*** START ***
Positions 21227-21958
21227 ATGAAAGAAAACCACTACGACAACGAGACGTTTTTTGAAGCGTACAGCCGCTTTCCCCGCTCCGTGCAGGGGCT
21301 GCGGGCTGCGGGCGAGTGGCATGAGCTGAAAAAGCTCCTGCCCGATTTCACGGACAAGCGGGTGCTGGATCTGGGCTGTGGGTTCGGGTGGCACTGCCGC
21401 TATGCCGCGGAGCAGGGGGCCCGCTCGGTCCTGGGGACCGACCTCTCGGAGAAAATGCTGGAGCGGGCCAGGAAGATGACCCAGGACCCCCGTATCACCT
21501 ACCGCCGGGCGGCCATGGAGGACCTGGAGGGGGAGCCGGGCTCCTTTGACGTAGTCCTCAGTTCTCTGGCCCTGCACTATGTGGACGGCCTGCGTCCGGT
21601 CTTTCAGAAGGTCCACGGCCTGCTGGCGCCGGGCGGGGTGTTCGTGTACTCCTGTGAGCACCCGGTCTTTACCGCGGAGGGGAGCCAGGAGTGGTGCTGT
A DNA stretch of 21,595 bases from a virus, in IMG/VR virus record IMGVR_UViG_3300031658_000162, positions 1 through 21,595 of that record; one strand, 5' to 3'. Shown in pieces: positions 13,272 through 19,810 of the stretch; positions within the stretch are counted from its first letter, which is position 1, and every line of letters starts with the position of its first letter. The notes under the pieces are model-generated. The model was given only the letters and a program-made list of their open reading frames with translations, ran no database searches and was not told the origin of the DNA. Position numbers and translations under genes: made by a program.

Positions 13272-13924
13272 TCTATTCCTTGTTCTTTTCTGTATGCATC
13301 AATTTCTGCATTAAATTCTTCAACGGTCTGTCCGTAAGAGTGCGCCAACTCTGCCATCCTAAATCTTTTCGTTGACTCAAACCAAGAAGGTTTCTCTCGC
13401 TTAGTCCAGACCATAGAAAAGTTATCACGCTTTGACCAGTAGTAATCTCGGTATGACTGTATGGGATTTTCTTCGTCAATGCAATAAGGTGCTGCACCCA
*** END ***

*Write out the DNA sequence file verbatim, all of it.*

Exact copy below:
Positions 21227-21958
21227 ATGAAAGAAAACCACTACGACAACGAGACGTTTTTTGAAGCGTACAGCCGCTTTCCCCGCTCCGTGCAGGGGCT
21301 GCGGGCTGCGGGCGAGTGGCATGAGCTGAAAAAGCTCCTGCCCGATTTCACGGACAAGCGGGTGCTGGATCTGGGCTGTGGGTTCGGGTGGCACTGCCGC
21401 TATGCCGCGGAGCAGGGGGCCCGCTCGGTCCTGGGGACCGACCTCTCGGAGAAAATGCTGGAGCGGGCCAGGAAGATGACCCAGGACCCCCGTATCACCT
21501 ACCGCCGGGCGGCCATGGAGGACCTGGAGGGGGAGCCGGGCTCCTTTGACGTAGTCCTCAGTTCTCTGGCCCTGCACTATGTGGACGGCCTGCGTCCGGT
21601 CTTTCAGAAGGTCCACGGCCTGCTGGCGCCGGGCGGGGTGTTCGTGTACTCCTGTGAGCACCCGGTCTTTACCGCGGAGGGGAGCCAGGAGTGGTGCTGT
A DNA stretch of 21,595 bases from a virus, in IMG/VR virus record IMGVR_UViG_3300031658_000162, positions 1 through 21,595 of that record; one strand, 5' to 3'. Shown in pieces: positions 13,272 through 19,810 of the stretch; positions within the stretch are counted from its first letter, which is position 1, and every line of letters starts with the position of its first letter. The notes under the pieces are model-generated. The model was given only the letters and a program-made list of their open reading frames with translations, ran no database searches and was not told the origin of the DNA. Position numbers and translations under genes: made by a program.

Positions 13272-13924
13272 TCTATTCCTTGTTCTTTTCTGTATGCATC
13301 AATTTCTGCATTAAATTCTTCAACGGTCTGTCCGTAAGAGTGCGCCAACTCTGCCATCCTAAATCTTTTCGTTGACTCAAACCAAGAAGGTTTCTCTCGC
13401 TTAGTCCAGACCATAGAAAAGTTATCACGCTTTGACCAGTAGTAATCTCGGTATGACTGTATGGGATTTTCTTCGTCAATGCAATAAGGTGCTGCACCCA